Assistant professors Katie Campbell, PhD, and Rahul Roy, PhD, were awarded a $75,000 grant from the National Science Foundation (NSF) to establish a Community of Neighboring and National Entrepreneurial Centers and Trainees (CONNECT) Network in partnership with the Mayo Clinic Office of Entrepreneurship (Entrepreneurial Education Manager Maarten Rotman, PhD, is a co-PI on the grant). CONNECT will bring faculty, stakeholders and students together to share the best methods in the field of biosciences entrepreneurship through regular meetings and events.
"This funding will enable a new network to be created between undergraduate biology departments and entrepreneurial support systems across the nation," says Campbell, assistant professor of interprofessional education, director of Collaborative Undergraduate Research, and co-director for Katies for Aging Research and Equity. "The goal is to understand the entrepreneurial assets and needs of faculty, students, and entrepreneurs. This supportive community will help students see themselves as entrepreneurs and their ideas as potential inventions."
Undergraduate biology faculty and students will engage with biosciences entrepreneurs, who will share current resources. This work allows for the development of a robust data collection plan focused on integrating biosciences entrepreneurship into biology curricula, while supporting underserved students across member institutions.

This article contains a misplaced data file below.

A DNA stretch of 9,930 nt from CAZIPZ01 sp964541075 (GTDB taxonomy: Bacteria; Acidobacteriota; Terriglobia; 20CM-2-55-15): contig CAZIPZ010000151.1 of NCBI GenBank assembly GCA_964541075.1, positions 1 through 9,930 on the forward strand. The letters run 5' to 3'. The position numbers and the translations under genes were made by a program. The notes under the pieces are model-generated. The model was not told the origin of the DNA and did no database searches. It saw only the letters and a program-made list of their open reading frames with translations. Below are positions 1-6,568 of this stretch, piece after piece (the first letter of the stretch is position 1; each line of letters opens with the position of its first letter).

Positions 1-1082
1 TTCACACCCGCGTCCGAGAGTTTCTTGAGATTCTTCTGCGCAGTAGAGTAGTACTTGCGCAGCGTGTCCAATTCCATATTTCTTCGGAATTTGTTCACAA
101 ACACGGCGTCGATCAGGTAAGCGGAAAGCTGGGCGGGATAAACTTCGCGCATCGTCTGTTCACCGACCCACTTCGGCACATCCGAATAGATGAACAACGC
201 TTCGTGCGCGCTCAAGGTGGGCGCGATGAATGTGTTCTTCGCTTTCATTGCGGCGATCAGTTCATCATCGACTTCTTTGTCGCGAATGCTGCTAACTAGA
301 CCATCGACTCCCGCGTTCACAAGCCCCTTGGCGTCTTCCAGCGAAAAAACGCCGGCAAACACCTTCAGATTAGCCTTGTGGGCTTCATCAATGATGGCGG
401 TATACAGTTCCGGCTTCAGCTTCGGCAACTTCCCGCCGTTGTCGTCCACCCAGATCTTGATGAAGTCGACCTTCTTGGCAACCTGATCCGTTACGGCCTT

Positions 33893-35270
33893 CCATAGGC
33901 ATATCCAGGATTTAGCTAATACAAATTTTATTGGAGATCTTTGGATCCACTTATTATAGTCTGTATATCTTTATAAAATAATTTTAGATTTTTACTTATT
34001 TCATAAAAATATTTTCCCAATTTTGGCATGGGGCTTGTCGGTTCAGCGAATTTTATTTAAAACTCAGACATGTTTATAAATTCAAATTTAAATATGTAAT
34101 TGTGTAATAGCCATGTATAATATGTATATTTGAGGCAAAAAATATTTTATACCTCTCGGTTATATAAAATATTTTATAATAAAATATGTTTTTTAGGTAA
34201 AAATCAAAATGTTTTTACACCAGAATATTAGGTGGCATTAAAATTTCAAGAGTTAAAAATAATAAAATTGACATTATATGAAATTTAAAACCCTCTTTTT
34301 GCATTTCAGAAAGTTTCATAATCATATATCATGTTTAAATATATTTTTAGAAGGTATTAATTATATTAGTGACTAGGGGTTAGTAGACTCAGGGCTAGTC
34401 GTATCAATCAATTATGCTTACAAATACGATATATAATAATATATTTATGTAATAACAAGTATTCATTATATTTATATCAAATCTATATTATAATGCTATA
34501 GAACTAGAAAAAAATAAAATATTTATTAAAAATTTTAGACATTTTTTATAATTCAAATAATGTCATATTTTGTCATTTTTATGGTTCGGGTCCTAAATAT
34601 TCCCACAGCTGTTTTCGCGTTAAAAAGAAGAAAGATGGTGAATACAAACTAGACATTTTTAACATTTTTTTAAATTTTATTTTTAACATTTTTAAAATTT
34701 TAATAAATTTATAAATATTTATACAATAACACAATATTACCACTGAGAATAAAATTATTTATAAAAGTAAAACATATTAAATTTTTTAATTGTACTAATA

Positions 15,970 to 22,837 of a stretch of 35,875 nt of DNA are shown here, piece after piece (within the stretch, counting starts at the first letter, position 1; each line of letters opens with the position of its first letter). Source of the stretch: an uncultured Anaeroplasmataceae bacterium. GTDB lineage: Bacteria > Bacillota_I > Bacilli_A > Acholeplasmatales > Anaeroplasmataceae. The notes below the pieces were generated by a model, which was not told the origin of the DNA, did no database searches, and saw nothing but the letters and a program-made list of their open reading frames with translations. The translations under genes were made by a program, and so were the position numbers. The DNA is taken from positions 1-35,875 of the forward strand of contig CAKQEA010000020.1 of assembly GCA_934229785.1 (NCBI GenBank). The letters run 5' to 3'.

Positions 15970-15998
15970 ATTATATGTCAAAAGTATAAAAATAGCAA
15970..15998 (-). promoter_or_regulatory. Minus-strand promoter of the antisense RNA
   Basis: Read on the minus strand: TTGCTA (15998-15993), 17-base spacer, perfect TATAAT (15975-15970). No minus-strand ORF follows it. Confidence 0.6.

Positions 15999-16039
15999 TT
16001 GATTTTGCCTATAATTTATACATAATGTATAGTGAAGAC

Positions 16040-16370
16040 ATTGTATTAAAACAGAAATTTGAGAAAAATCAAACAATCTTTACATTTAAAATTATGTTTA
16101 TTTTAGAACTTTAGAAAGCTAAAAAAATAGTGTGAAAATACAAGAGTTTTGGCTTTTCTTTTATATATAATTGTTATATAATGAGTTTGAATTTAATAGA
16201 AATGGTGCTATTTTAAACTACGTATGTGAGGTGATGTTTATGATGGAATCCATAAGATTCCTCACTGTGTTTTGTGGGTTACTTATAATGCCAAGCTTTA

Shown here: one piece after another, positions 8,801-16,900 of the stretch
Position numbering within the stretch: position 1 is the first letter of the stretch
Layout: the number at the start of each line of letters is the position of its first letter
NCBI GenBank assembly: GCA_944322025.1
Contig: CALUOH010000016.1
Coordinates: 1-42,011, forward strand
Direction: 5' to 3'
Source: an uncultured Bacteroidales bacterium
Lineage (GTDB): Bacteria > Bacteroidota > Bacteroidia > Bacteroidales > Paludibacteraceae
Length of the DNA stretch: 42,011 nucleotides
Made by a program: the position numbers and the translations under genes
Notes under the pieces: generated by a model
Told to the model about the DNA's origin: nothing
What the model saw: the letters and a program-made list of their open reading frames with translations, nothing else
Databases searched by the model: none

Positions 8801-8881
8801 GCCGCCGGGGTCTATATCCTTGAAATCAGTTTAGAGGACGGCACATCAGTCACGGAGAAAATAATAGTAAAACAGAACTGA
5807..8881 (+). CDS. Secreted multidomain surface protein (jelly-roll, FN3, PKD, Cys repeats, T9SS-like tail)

"STEM students need entrepreneurial thinking early on in their biology education to be able to perceive ways to disrupt and innovate in solving biological problems and meeting needs of a changing planet," says Roy, assistant professor of biology. "Removing the barriers especially for BIPOC women will bring equity and diversity to the realm of biological entrepreneurs.
"As the first immigrant to the U.S. and the first PhD from my family, it took me a long time to understand and consider entrepreneurial thinking and innovation," he adds. "This network really helps me engage and encourage this kind of thinking for students who don't consider this aspect during their careers, especially first-gen and BIPOC students. I want students to understand that they have huge disruptive power as they build concepts and ask curious questions."